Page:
Tuesday 15 May 2012

May 16, 1876

 “It is now a settled fact that Hamilton is to have the only clock manufactory in the Dominion.”
Hamilton Spectator      May 16, 1876
The effects of the main commercial economic depression which started in 1873 were starting to ease by the spring of 1876.
Hamilton was starting to benefit from the improving business outlook as evidenced by the following item in the Hamilton Spectator of May 16, 1876:
 “The negotiations looking to the establishment thereof have resulted in the formation of a company with a paid up capital of $100,000, the late Hespler Sewing Machine Factory has been secured, and arrangements made with dealers for the supply of three thousand clocks per month, so that the enterprise starts out on a solid basis and with the highest prospects. Mr J. Collins, a practical clock maker of great experience, is to be the mechanical Superintendent. Mr. James Simpson is President of the Company, and Mr. George Lee, Business Manager. The names of these well-known and successful business men will be a guarantee to the public that the affairs of the Company will be conducted on sound principles, and the Company are to be congratulated upon securing their services. This is another step towards making Hamilton the manufacturing centre of the Dominion, and everything promises that it will be a successful one.”
A typical day in Hamilton Police Court :

“Police Court : Police Magistrate Cahill Presiding”
                                                       Tuesday, May 16.
          David Logan was brought into the station house on James street this morning very drunk. Fined $2.
          Robert Wilcox was charged by the Chief with being drunk on James street. Fined $1
                                      UNSAFE SIDEWALK
          Isaiah Ballie was charged with leaving the sidewalk at Copps’ new building in an unsafe condition. Fined $2.
          John Swift was charged by his wife Emily Swift with assault and battery. Whiskey was the cause of all the trouble. Swift sold his wife’s bed, bedding and clothes for whiskey. Fined $5.
          Jos. Rangor charged John Neil with threatening him. Fined $5.
An immensely popular play of the day, Around the World in 80 Days, was presented in Hamilton on May 15, 1876 garnering a mixed review in the Spectator:
“Last evening one of the largest audiences of the present season assembled at the Mechanics’ Hall, on the occasion of the representation of Howard and Carle’s combination of the spectacular drama “Around the World in 80 Days.” The play is one which, though not marked by any deep plot, is sufficiently attractive to keep the interest of an audience throughout, when well put on the boards. This was successfully done last evening, though it must be admitted that the pleasing specialties presented were the principal source of public favour. In the dramatic portion of the entertainment, the leading parts were well carried through by Mr. Casries Austin (Mr. Fogg), Mr. P.E. Sullivan ( Miles O’Pake), Mr. T. Charles Howard (Passepartout), Mr. Wm. Harris (John Fix), Miss Clara Milton (Princess Aouda) and Miss Ada Lament (Bessie). The support was very fair. “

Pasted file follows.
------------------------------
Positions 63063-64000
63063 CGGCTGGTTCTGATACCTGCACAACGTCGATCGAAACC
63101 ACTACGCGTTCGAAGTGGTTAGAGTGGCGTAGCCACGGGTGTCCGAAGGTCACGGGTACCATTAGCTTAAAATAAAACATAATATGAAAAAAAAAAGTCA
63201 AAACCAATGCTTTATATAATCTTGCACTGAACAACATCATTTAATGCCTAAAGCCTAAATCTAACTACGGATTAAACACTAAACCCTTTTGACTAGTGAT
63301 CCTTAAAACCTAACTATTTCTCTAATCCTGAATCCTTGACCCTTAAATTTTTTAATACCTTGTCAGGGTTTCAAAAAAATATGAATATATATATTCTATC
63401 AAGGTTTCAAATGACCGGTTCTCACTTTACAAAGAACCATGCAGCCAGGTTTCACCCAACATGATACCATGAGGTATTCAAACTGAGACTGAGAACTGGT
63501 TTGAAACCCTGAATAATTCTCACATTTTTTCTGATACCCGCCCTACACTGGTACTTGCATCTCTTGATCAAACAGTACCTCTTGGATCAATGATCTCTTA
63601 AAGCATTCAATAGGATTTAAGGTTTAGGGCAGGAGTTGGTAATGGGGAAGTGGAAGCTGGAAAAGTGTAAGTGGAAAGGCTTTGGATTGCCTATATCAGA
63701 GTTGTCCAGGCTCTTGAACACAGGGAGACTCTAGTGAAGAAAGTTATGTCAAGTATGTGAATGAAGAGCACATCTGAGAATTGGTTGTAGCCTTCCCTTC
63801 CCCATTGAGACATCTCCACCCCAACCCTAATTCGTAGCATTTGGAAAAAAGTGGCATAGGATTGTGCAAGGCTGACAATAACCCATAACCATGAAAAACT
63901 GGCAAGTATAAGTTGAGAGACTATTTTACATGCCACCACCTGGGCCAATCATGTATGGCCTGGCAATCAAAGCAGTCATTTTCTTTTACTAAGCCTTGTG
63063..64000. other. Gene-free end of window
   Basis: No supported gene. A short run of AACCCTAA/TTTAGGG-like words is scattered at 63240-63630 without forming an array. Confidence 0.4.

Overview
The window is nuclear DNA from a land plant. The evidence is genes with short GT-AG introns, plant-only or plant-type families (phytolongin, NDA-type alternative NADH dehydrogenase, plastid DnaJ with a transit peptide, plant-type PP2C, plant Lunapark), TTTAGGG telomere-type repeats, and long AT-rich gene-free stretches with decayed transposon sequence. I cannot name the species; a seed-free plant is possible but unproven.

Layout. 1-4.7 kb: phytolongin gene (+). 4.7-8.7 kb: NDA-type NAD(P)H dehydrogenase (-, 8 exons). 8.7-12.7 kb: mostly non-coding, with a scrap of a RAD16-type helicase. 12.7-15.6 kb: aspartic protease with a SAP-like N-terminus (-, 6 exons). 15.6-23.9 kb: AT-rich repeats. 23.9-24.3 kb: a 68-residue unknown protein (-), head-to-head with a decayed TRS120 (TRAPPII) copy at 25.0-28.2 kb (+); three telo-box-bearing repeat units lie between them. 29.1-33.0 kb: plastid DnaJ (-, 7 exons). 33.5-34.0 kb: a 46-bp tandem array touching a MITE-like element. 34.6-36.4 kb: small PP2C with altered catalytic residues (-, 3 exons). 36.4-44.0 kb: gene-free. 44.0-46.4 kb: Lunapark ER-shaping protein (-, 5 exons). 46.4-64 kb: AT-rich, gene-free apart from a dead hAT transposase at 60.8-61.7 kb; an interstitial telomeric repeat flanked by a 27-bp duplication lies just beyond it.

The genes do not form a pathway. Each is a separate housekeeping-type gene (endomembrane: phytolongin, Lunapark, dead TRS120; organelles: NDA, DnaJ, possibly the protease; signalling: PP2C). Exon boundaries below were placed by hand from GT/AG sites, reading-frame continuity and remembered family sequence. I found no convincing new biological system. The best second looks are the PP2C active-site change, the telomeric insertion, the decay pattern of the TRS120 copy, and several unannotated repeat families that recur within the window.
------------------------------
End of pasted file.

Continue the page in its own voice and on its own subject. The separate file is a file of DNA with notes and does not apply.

In other theatrical news, the anticipation was building for the upcoming appearance in Hamilton of one of the most popular actors in the world:
“Monday evening next, the renowned actor, Edwin Booth, will appear at Mechanics’ Hall in the play of “Hamlet,” supported by the entire dramatic company from Mr. Vicker’s theatre, Chicago. The sale of reserved seats tickets will commence at Grossman’s music store on Thursday morning at nine o’clock.”
For weeks, logs had been hauled to the bayfront and slipped onto the water surface where experienced voyageurs were assembling huge log rafts to be floated out of the harbour into Lake Ontario and then onto shipbuilders in Eastern Canada and north-eastern United States.
But there were dangers to those inexperienced individuals of any age who would venture on the logs:
“Boys are cautioned against going on the logs in the bay as several lives have nearly been lost. On Saturday last, one little fellow was running across the logs and fell head foremost into the bay, and would most certainly have been lost had not Charles Smith, aged fourteen years, the son of the immigration agent, observed him, when he immediately jumped from the immigration dock and swam out and dived for him, and placing him on the raft, saved his life.”

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